The following code returns the version number of an instance of Excel running on a remotenetwork computer named "myserver":Function GetVersionDim XLAppSet XLApp = CreateObject("Excel.Application", "MyServer")GetVersion = XLApp.VersionEnd FunctionAn error occurs if the specified remote server does not exist or cannot be found.
Dim Statement
Declares variables and allocates storage space.Dimvarname[([subscripts])][,varname[([subscripts])]] . . . ArgumentsvarnameName of the variable; follows standard variable naming conventions.subscriptsDimensions of an array variable; up to 60 multiple dimensions may be declared. Thesubscripts argument uses the following syntax:upperbound [,upperbound] . . .The lower bound of an array is always zero.RemarksVariables declared with Dim at the script level are available to all procedures within the script.At the procedure level, variables are available only within the procedure.You can also use the Dim statement with empty parentheses to declare a dynamic array. Afterdeclaring a dynamic array, use the ReDim statement within a procedure to define the number of dimensions and elements in the array. If you try to redeclare a dimension for an array variable whosesize was explicitly specified in a Dim statement, an error occurs.Note When you use the Dim statement in a procedure, you generally put the Dim statementat the beginning of the procedure.The following examples illustrate the use of the Dim statement:Dim Names(9) ' Declare an array with 10 elements.Dim Names() ' Declare a dynamic array.Dim MyVar, MyNum ' Declare two variables.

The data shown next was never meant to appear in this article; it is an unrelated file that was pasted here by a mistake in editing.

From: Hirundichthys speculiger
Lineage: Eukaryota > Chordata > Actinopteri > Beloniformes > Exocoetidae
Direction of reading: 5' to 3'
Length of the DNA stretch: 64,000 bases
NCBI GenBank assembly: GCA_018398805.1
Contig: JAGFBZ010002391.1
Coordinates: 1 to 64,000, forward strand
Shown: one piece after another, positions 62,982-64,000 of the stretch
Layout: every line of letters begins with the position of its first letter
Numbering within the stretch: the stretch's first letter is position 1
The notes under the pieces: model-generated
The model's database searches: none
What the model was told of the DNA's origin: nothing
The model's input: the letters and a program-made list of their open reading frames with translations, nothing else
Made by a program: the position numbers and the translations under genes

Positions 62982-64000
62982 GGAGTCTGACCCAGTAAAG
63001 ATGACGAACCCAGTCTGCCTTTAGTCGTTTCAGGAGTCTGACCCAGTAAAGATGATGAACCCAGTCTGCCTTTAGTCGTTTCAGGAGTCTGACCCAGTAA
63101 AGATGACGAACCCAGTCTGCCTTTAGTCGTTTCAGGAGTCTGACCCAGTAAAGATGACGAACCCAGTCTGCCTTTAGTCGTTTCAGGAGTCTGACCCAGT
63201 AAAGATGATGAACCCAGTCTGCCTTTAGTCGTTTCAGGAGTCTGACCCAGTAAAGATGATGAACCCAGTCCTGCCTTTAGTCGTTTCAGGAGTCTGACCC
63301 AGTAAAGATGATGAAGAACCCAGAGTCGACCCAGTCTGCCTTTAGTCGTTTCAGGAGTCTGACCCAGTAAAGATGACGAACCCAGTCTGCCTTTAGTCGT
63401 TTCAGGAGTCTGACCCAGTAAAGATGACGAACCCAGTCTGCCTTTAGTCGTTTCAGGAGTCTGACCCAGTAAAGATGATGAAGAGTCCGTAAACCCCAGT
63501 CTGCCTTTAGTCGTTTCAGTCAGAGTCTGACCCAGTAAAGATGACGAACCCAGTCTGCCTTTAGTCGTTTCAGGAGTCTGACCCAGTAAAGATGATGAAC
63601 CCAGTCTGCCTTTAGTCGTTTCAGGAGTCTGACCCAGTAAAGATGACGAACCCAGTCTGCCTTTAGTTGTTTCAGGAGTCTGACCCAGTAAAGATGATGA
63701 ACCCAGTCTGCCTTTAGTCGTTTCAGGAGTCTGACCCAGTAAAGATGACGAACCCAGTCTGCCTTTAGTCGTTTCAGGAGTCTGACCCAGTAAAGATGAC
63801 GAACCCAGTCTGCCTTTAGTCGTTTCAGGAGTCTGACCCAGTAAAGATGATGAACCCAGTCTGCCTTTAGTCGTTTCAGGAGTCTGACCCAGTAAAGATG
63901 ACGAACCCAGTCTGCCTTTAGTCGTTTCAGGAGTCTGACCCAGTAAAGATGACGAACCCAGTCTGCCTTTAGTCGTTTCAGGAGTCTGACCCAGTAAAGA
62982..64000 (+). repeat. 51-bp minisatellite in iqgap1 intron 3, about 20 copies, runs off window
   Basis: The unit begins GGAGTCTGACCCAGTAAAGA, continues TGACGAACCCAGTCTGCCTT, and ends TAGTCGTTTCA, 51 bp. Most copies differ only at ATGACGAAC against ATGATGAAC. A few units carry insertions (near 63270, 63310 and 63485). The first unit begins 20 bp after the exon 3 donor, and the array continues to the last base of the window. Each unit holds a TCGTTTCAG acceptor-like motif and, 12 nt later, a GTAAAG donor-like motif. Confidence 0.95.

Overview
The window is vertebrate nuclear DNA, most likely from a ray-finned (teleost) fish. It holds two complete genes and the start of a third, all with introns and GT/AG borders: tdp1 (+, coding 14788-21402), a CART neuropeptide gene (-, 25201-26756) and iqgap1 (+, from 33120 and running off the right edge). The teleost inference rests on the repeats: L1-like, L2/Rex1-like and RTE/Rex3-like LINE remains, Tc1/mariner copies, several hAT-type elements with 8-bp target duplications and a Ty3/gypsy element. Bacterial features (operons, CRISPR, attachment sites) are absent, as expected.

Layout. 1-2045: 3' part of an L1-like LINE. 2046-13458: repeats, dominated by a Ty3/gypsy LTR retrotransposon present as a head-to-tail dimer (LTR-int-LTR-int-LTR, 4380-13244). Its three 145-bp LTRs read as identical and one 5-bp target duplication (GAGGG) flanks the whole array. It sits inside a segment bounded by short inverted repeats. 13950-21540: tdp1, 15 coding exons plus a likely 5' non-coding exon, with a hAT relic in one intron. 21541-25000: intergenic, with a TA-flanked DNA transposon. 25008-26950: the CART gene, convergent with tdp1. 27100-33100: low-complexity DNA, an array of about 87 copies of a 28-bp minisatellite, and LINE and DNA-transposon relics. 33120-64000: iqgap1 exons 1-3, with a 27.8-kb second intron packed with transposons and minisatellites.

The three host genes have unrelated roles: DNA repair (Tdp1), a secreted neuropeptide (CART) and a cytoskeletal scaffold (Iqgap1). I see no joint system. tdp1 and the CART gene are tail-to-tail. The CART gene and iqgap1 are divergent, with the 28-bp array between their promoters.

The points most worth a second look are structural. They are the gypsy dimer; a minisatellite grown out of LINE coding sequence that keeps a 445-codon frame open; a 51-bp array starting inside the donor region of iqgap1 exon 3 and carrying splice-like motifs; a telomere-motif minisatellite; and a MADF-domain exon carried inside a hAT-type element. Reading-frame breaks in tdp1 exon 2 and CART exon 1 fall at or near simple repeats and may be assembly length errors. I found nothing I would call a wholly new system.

Erase Statement
Reinitializes the elements of fixed-size arrays and deallocates dynamic-array storage space.Erase arrayThe array argument is the name of the array variable to be erased.RemarksIt is important to know whether an array is fixed-size (ordinary) or dynamic because Erasebehaves differently depending on the type of array. Erase recovers no memory for fixed-size arrays.Erase sets the elements of a fixed array as follows:Type of arrayEffect of Erase on fixed-array elementsFixed numeric arraySets each element to zero.Fixed string arraySets each element to zero-length ("").Array of objectsSets each element to the special value Nothing.Erase frees the memory used by dynamic arrays. Before your program can refer to thedynamic array again, it must redeclare the array variable's dimensions using a ReDim statement.The following example illustrates the use of the Erase statement.Dim NumArray(9)Dim DynamicArray()ReDim DynamicArray(9) ' Allocate storage space.Erase NumArray ' Each element is reinitialized.Erase DynamicArray ' Free memory used by array.
On Error Statement
Enables or disables error-handling.On Error Resume NextOn Error GoTo 0RemarksIf you don't use an On Error Resume Next statement anywhere in your code, any run-timeerror that occurs can cause an error message to be displayed and code execution stopped. However,the host running the code determines the exact behavior. The host can sometimes opt to handle sucherrors differently. In some cases, the script debugger may be invoked at the point of the error. In stillother cases, there may be no apparent indication that any error occurred because the host does not tonotify the user. Again, this is purely a function of how the host handles any errors that occur.